The Filmmuseum’s relationship with Joost dates back to 2004 when he was commissioned to curate a program and an installation called “A House in 4 dimensions”. In 2015 Rekveld’s films were added to EYE’s collection and we began the restoration and preservation of a number of his early works. These included #2, 1993, VRFLM, 1994, #5, 1994, and #7, 1996. The restoration work has been a joint venture between Joost, Simona Monizza, curator of experimental film and Gerard de Haan, the digital grader of Haghefilm Digital; the lab we used for this work. From the beginning we decided to opt for digitally restoring these films as well as producing digital projection copies. Two factors informed this choice. The first is that for most of Joost’s early films there were already existing negatives in relatively good condition; these form good elements for long-term preservation. The second reason was the wish to enhance the screening possibilities of these films in an era where 16mm projection becomes more difficult or unreliable.
In light of the premiere of these restored works, which will take place at EYE on Tuesday 17th May at 19.15 as part of our regular EYE on Art series, Ruth Sweeney asked Joost Rekveld to share his thoughts on the process of preserving his early film works. We’d like to share this short interview with you.
RS: How do you feel about having your work preserved by a National archive? What is the importance to you of preserving the works in this way?
JR: Hmm..How do I feel? I feel old! No but seriously…during the preservation process we talked a lot about one of the things that I found rather confronting. That was, especially with my first film #2, that I was more or less forced to revisit the mistakes I made 20 years ago. I mean it was my first film so I had no idea about lots of stuff. Technical things especially I had no clue about at that time. What came across during the preservation is that many parts of the original source material is really underexposed so in the lab you have this experience where somebody is looking at the material and saying “Oh that’s really underexposed!”. So yes, that’s very confronting.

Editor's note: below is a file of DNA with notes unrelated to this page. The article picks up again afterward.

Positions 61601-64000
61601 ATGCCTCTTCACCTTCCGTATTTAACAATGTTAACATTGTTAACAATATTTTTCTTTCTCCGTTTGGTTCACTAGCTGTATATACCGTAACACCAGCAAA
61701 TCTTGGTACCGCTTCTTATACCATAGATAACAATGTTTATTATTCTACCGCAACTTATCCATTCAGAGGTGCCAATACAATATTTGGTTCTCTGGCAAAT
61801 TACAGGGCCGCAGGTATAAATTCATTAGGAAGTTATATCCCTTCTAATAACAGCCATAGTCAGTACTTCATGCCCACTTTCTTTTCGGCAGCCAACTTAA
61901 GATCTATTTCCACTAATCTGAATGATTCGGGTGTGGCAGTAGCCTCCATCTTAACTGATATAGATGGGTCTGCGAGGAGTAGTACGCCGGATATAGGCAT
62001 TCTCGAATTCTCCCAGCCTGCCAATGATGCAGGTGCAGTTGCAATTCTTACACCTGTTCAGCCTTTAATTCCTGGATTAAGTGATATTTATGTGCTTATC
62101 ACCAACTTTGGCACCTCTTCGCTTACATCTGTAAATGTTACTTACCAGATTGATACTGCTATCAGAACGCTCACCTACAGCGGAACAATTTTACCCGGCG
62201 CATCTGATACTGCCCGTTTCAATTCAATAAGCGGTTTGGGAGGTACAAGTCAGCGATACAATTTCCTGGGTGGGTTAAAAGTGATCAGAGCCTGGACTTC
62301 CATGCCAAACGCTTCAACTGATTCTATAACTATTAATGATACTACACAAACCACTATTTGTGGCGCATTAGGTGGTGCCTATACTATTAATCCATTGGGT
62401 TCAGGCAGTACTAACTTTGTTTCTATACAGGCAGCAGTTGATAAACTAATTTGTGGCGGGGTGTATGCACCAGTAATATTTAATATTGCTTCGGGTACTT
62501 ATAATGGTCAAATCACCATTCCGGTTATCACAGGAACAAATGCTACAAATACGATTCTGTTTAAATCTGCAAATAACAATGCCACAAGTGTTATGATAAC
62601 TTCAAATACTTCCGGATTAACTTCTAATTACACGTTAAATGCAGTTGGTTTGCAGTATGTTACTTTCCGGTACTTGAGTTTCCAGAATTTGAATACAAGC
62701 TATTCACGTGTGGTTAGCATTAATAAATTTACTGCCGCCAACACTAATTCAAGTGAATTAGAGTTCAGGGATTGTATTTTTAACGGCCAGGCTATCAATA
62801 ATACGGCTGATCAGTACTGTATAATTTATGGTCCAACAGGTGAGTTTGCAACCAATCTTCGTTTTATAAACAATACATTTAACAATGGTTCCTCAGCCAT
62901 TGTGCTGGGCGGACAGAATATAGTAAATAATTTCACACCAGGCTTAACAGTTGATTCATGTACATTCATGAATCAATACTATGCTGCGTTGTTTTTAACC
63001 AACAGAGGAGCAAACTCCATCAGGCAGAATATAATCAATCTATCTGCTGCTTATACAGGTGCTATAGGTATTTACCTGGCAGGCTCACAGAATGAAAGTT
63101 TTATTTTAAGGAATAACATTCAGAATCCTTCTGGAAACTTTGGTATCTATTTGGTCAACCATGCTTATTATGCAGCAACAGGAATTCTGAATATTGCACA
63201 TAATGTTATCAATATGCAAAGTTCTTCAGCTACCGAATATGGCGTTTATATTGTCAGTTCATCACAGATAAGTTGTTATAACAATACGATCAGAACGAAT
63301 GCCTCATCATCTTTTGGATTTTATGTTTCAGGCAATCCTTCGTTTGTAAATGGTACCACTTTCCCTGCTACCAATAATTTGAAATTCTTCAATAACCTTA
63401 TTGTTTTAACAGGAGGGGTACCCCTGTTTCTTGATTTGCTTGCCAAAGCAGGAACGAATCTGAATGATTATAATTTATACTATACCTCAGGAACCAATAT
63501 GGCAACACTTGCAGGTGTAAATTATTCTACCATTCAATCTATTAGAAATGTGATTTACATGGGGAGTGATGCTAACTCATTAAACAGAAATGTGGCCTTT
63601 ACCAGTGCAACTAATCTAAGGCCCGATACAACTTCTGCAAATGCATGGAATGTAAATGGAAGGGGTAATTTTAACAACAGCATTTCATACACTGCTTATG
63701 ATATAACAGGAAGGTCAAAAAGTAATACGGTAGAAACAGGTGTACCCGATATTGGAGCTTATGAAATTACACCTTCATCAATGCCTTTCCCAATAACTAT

In general I am very happy that people are interested enough to actually go through with this restoration and preservation work. For me, as a maker, what I like about film is that when they're finished they're really finished. I’m not really keen to be involved again. These are old films. I’m not distributing them myself and I’m happy to leave that to others so I can focus on new work. Im happy that other people can take control of preserving these films in order to keep them alive and make sure they can still be shown. In that light, however, one thing I do find difficult is that preservation is very archive centric. I want to make my work accessible. That’s very important to me.
RS: How did you feel about revisiting your early work with two other people in the room, the curator and the technician, who may have different perspectives and judgments as they are not filmmakers themselves?